Section 17.8. Qualified-Identifier Visibility............................................................................................................................................................................. 339
Section 17.9. Comparing Qualified Identifiers........................................................................................................................................................................ 340
Section 17.10. Assigning and Passing Namespace Values....................................................................................................................................................... 341
Section 17.11. Open Namespaces and the use namespace Directive....................................................................................................................................... 352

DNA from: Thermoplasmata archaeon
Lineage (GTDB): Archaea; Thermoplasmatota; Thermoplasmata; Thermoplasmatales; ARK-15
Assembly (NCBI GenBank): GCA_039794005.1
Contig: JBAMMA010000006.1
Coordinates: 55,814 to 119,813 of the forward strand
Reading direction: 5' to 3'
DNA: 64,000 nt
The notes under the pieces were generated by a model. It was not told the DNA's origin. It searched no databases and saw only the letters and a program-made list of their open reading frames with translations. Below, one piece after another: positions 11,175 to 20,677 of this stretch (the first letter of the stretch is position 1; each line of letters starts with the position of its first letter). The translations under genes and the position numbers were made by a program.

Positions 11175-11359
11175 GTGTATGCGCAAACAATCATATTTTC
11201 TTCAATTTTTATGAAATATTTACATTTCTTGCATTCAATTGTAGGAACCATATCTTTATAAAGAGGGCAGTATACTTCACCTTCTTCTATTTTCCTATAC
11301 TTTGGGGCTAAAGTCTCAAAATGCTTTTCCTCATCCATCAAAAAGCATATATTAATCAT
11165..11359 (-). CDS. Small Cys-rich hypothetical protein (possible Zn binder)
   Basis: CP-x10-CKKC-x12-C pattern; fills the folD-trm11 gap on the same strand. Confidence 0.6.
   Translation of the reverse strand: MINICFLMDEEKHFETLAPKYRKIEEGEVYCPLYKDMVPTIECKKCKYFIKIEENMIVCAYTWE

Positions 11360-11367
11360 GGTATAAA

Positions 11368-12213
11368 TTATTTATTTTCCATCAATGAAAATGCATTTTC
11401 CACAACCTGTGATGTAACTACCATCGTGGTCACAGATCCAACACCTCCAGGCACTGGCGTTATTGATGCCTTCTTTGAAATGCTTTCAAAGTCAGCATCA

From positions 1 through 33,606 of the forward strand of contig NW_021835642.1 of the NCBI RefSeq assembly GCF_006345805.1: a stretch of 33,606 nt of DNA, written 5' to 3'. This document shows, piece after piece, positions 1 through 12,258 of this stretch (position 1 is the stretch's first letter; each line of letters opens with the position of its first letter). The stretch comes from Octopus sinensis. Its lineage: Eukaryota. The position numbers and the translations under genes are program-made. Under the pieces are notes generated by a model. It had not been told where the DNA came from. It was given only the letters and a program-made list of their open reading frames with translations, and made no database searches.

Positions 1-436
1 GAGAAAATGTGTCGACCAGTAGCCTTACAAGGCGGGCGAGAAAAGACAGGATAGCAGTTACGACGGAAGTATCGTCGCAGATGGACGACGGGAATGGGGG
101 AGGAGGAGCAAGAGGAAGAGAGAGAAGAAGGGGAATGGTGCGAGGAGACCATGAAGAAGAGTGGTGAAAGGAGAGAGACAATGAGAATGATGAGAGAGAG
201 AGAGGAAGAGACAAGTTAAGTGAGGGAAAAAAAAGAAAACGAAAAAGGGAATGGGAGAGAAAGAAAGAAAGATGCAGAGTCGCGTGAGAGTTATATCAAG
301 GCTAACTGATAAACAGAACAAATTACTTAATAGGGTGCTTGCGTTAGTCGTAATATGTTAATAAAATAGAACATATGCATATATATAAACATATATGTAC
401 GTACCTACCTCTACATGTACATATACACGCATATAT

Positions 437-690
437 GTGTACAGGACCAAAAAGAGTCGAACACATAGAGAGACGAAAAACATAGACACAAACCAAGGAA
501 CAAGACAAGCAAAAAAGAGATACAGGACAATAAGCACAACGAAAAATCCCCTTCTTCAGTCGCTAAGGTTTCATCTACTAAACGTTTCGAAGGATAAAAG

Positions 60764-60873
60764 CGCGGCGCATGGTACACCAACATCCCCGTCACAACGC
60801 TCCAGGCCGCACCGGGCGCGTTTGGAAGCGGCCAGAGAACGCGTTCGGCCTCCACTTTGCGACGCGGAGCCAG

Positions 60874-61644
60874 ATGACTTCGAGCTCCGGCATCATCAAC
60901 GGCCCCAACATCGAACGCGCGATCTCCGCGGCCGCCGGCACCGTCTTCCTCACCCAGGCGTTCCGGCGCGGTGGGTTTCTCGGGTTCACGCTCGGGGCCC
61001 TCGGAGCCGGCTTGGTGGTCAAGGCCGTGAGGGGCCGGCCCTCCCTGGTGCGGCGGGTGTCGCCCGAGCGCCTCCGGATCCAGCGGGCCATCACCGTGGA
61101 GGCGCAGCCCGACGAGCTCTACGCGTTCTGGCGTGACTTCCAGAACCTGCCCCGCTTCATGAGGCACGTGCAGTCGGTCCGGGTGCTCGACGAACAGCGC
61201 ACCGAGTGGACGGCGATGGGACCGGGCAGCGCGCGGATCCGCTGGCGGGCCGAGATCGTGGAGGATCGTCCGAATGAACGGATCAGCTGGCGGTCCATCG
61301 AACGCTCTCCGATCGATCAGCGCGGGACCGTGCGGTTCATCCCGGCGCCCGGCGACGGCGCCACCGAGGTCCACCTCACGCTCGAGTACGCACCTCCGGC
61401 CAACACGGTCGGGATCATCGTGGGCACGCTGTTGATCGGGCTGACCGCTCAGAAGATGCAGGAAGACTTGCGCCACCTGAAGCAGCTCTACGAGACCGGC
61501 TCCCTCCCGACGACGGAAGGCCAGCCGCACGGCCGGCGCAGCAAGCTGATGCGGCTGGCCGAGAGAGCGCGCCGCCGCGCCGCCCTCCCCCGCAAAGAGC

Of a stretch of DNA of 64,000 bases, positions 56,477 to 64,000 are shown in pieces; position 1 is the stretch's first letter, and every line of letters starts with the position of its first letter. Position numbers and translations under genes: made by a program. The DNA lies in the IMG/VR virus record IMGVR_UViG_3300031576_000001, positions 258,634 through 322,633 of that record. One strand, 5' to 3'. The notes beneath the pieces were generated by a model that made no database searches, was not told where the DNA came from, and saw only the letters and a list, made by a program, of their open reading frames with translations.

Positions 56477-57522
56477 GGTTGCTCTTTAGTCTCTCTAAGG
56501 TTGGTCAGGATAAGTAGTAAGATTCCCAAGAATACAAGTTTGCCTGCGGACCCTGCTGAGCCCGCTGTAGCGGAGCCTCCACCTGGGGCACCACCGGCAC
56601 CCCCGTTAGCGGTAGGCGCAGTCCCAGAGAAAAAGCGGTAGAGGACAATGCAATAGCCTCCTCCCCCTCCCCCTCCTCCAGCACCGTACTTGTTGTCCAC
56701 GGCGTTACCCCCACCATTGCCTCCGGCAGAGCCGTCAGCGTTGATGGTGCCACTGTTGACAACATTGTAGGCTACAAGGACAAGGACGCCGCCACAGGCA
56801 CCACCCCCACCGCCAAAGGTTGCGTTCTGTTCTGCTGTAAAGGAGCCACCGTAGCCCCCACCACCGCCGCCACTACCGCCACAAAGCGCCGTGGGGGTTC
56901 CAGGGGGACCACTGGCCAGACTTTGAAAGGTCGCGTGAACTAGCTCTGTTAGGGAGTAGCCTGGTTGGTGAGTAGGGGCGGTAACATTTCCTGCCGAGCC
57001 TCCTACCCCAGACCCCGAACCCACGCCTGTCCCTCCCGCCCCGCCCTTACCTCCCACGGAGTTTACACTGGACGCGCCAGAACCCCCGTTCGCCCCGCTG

Section 17.12. Namespaces for Access-Control Modifiers...................................................................................................................................................... 356
Section 17.13. Applied Namespace Examples......................................................................................................................................................................... 359
Section 17.14. Final Core Topics.............................................................................................................................................................................................. 370
Chapter 18. XML and E4X........................................................................................................................................................................................................... 371
Section 18.1. Understanding XML Data as a Hierarchy.......................................................................................................................................................... 371